As many of you probably know, i love contemporary art fairs. Yes, it’s pure art porn and there’s too much to see, most of which is quite frankly bad. But there are good surprises as well and i don’t mind spending hours in front of painted horrors if at some point i stumble upon a piece that will move me. I’m that easy. Besides, art fairs expose me to works and artists i would otherwise never have looked at
The title says it all: a law firm is sponsoring a competition of contemporary portrait photography and 60 of the best entries are exhibited in London.
There are cute kids and celebs (sadly, there were no mature men in speedo this year) but because i’m drawn to documentary photos, that’s what my quick selection will be about
Milica Tomic decided to produce the non-existing war image. The images would not only be fake, they would also be made in other locations and contexts. And with every reconstruction, Tomić came across new information linking host countries to various war zones or episodes of local violence
n design(ing) there is a revolution ongoing that is triggered by an emerging networked community that is sharing digital information about physical products and the ubiquitous availability of production tools and facilities. It transforms design into an open discipline, in which designs are shared and innovation of a large diversity of products is a collaborative and world spanning process
A couple of years ago, Nils Völker built a robot out of Lego parts that replicates the way we look. The resulting large scale images demonstrate how differently the same objects have been perceived. The robot was the one work that attracted me to Nils Völker’s portfolio but it’s his creative path that started with communication design and moved to the use of physical computing in contexts as different as advertising and art exhibitions that kept my attention
French nanny Vivian Maier relentlessly photographed New York and Chicago. She didn’t show her work to anyone, died in poverty, and left behind 100,000 negatives. Her work was discovered when a young estate agent bought the content of her storage locker. Now, with some 90% of the archive reconstructed, Maier’s work is part of a renaissance in interest in street photography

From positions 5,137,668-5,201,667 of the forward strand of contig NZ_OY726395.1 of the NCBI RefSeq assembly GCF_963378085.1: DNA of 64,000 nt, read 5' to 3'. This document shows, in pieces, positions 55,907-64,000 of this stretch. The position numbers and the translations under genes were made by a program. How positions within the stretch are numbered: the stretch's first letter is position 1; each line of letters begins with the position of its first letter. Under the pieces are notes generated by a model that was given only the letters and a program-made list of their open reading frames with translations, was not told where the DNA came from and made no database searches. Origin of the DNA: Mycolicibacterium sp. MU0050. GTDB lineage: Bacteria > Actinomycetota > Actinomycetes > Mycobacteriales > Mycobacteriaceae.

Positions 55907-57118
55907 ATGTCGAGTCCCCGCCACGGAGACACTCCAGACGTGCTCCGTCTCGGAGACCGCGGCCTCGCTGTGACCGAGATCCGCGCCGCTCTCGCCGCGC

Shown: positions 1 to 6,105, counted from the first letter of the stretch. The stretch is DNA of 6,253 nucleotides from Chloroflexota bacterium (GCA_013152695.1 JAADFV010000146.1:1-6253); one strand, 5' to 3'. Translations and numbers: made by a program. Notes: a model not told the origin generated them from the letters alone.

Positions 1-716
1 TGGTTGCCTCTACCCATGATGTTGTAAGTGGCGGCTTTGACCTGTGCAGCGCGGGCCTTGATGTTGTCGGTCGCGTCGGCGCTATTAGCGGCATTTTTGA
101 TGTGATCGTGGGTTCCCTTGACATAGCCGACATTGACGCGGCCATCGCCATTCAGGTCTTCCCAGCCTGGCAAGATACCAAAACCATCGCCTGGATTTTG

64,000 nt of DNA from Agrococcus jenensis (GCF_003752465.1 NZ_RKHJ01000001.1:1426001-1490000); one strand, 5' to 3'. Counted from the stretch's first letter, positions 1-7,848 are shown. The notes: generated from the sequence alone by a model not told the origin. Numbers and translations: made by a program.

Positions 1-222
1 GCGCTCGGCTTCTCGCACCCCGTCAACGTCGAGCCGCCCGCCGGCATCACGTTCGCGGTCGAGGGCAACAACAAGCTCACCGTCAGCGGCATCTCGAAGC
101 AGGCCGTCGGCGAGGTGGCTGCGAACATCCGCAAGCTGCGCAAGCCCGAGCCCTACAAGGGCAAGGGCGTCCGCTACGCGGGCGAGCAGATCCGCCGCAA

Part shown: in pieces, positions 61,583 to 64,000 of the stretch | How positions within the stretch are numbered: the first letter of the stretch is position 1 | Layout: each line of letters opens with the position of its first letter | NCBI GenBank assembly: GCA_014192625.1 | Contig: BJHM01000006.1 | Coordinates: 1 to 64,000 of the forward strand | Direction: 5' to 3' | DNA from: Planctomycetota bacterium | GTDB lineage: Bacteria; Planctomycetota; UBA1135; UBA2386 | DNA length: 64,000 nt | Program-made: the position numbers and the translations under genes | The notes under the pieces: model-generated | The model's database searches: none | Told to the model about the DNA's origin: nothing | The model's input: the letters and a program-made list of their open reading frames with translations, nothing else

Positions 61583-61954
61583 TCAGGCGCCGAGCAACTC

Trucks, Containers, Collectives is an initiative by Santiago Cirugeda (Recetas Urbanas) which has inspired more than a dozen collectives to get involved in creating a network for spaces that are self-managed by the entire Spanish territory. This is no longer a matter of experimenting with individual, isolated situations, a process which Cirugeda initiated fourteen years ago and, in any case, is being reassessed during these times of recession. Rather it’s a self-organised and joint action taken by small citizen groups who unite their efforts
The accelerating crisis in climate change and the realization that humans are the primary cause of this change has raised questions about ownership and responsibility. Who “owns” the climate change crisis and who is responsible for mitigating and reversing it if possible? One overwhelming response by governments on an international level has been to propose a market solution, in essence, to sell the atmosphere. Is the commercial marketplace the only answer? How can art, technology and media offer alternative cultural practices and open new forms of understanding the air?
Just back from London where i managed to catch up with up to 7 exhibitions in a day. Btw, there’s only a few more days to enjoy Parreno’s magnificent videos at the Serpentine and i urge you to run there if you haven’t seen the show yet. Another exhibition i liked a lot is Matthias Schaller’s series of Disportraits at Ben Brown Fine Arts
Prédiction was the biggest exhibition of the International Design Biennial in Saint Étienne. Its ambition was to reposition the boundaries of contemporary design, exploring in over 100 artefacts and 2000 m2 the new types, methods, and practices of the discipline
The exhibition showcase the work of young photographers, gifted amateurs, alongside that of established professionals. This year’s selection is as heavy as ever with its documentation of prostitution, childhood obesity, prison and hunting
The exhibition explores portraiture and the representation of political, economical and social power in the contemporary world through the works of contemporary artists. Portraits of famous political figures, investigations into the lifestyle of the social elite, as well as inquiries into the power structures of international institutions
I tend to avoid blogging about the most well-known galleries. I doubt they need my posts to attract the crowds. On Thursday however, i went to Tate Britain to see Fiona Banner’s sculptures and realized i would not be able to keep the excitement out of my website